The android has left the building. Or the test kitchen, anyway. Top Chef 's robotic host Katie Lee Joel, the veritable "Uptown Girl" herself (pictured at left), will NOT be sticking around for a second course of Bravo's hit culinary competition. According to a well-placed insider, Joel will "not be returning" to the show. No reason for her departure was cited. Unfortunately, the perfect replacement for Joel, Top Chef judge and professional chef Tom Colicchio, will not be taking over as the reality series' host (damn!). Instead, the show's producers are currently scouring to find a replacement for Joel. Top Chef 's second season was announced by Bravo last month, but no return date has been set for the series' ten-episode sophomore season. Stay tuned as this story develops. UPDATE (6/27): Bravo has now confirmed the above story .

Me Want Food: Jenna Gets Famously Fat on "30 Rock"

I don't know about you, but I've already ordered my "Me Want Food" t-shirt from the NBC store. Last night's episode of 30 Rock ("Jack Gets in the Game") was, in my opinion, one of the strongest of the series and has officially pushed the zany comedy into the realm of Arrested Development : deftly plotted and intricately layered, with so many jokes piled atop of jokes that it requires several viewings in order to catch them all. While at its heart, 30 Rock is a workplace comedy, it's left that narrow pigeonhole behind to become a witty example of how intelligent and taut humor can work (and flourish) on television... and exist in harmony with hilarious throwaways like the Thriller -inspired Werewolf Bar Mitzvah music video that would have done the AD crew proud. I want Will Arnett to appear on this series whenever possible. His gay exec Devin is hilarious, manipulative, and has an inexplicable weakness for Kenneth the Page, but he claims to have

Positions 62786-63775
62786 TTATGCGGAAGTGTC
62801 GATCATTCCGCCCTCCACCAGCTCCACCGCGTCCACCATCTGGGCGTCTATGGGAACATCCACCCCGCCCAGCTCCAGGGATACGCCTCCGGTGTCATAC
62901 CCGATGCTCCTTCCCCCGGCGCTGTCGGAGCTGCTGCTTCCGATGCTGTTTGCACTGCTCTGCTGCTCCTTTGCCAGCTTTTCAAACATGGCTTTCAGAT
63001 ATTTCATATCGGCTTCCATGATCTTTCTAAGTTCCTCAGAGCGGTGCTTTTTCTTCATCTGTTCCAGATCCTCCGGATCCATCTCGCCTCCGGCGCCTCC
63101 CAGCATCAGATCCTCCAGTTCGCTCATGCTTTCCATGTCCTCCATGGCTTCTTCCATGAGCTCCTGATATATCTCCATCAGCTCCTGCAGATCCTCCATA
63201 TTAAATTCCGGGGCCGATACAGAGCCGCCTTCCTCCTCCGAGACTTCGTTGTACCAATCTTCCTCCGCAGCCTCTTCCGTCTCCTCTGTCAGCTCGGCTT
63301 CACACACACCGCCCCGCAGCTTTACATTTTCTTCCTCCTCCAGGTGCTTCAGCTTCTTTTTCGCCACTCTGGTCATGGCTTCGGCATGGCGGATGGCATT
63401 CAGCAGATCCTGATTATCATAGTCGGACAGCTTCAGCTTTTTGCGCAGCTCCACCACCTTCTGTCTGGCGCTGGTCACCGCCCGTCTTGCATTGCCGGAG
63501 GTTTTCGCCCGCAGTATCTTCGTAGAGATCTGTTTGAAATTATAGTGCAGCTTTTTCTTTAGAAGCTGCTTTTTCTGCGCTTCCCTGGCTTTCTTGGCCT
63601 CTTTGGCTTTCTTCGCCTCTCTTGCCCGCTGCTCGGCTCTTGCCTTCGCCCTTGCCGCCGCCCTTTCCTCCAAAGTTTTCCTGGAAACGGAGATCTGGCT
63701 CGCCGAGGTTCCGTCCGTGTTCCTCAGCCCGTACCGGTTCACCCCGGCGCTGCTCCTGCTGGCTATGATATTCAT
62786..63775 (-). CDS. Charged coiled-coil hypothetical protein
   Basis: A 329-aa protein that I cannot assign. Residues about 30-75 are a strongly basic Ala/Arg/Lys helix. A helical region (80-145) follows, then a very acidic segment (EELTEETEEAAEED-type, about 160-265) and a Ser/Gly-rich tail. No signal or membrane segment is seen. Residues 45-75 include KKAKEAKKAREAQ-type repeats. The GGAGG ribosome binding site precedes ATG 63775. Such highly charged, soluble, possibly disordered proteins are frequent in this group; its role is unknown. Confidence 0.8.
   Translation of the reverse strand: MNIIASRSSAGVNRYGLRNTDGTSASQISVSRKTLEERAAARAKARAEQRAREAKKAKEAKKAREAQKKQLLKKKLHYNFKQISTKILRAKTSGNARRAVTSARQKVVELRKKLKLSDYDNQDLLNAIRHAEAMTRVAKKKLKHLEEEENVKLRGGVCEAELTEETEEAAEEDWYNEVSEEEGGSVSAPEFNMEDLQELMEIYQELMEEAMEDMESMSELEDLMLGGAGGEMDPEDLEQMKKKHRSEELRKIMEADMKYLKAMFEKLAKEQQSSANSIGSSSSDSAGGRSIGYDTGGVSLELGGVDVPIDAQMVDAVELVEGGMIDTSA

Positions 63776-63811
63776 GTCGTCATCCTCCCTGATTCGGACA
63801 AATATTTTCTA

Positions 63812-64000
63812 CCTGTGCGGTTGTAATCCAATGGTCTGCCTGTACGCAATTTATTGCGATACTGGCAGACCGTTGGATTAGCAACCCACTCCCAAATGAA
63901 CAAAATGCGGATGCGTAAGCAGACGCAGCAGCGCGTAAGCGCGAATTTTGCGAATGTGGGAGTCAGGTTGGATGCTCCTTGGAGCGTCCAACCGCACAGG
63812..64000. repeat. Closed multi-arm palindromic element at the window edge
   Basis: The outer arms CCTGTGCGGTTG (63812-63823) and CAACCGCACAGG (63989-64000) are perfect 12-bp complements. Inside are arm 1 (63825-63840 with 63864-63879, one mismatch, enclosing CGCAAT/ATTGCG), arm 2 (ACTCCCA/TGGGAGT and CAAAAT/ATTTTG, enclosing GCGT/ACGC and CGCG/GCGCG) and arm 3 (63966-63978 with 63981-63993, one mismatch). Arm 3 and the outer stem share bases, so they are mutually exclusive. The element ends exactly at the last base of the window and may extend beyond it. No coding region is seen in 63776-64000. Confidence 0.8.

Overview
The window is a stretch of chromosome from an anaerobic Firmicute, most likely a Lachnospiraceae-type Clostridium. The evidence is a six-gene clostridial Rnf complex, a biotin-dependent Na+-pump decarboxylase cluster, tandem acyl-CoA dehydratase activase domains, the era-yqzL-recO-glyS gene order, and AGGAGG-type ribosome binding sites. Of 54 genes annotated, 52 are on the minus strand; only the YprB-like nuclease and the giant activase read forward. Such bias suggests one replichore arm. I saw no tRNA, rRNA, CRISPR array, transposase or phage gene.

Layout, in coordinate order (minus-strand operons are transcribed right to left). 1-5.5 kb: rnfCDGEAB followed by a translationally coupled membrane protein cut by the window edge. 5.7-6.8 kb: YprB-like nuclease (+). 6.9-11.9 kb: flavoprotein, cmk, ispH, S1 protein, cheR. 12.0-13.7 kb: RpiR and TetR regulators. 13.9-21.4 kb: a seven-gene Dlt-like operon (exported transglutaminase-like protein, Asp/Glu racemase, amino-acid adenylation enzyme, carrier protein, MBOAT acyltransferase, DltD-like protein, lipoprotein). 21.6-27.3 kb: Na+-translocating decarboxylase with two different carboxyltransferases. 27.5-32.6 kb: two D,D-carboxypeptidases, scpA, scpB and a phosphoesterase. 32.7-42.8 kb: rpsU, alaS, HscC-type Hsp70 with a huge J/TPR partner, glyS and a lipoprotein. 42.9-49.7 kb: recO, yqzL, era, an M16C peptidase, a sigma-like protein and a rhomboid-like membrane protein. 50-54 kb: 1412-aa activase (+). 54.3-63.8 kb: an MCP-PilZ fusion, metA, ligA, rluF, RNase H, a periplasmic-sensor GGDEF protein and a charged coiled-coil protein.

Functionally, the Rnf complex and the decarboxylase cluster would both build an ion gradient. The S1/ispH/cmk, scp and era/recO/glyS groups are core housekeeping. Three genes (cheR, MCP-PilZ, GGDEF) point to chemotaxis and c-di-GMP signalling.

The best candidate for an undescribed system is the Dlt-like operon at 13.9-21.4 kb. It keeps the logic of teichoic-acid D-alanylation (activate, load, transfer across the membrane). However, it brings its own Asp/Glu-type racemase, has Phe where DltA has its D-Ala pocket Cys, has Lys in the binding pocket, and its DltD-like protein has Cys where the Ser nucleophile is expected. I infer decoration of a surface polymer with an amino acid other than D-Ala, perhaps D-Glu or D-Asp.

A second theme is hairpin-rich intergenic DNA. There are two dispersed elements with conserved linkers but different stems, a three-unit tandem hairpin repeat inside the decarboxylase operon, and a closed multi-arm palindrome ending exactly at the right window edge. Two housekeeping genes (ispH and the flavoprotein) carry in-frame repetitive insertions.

"Gilmore" Guy: Who is New Showrunner David Rosenthal?

A few days later and I am still processing the news that Gilmore Girls showrunner Amy Sherman-Palladino--and her exceptionally talented husband, writer and producer Daniel Palladino-- announced their departure from the whip-smart drama after six seasons. The news wouldn't be such a blow, save for the fact that Gilmore Girls is as much about Amy and Daniel as it is about Lorelai and Rory. In their capable hands, the show explored a supremely complicated family dynamic through the beautiful friendship of mother and daughter Lorelai and Rory... and did so with smart dialogue usually found in a Nick & Nora film rather than on television. Zany subplots abounded as did quirky, beloved supporting characters. And now, after six seasons (including this most recent--and very shaky--season where Amy and Daniel wrote less episodes than usual), Amy and Daniel are passing on the showrunning torch to... Dave Rosenthal?!? For those of you in the audience unfamiliar with David Rosenthal ,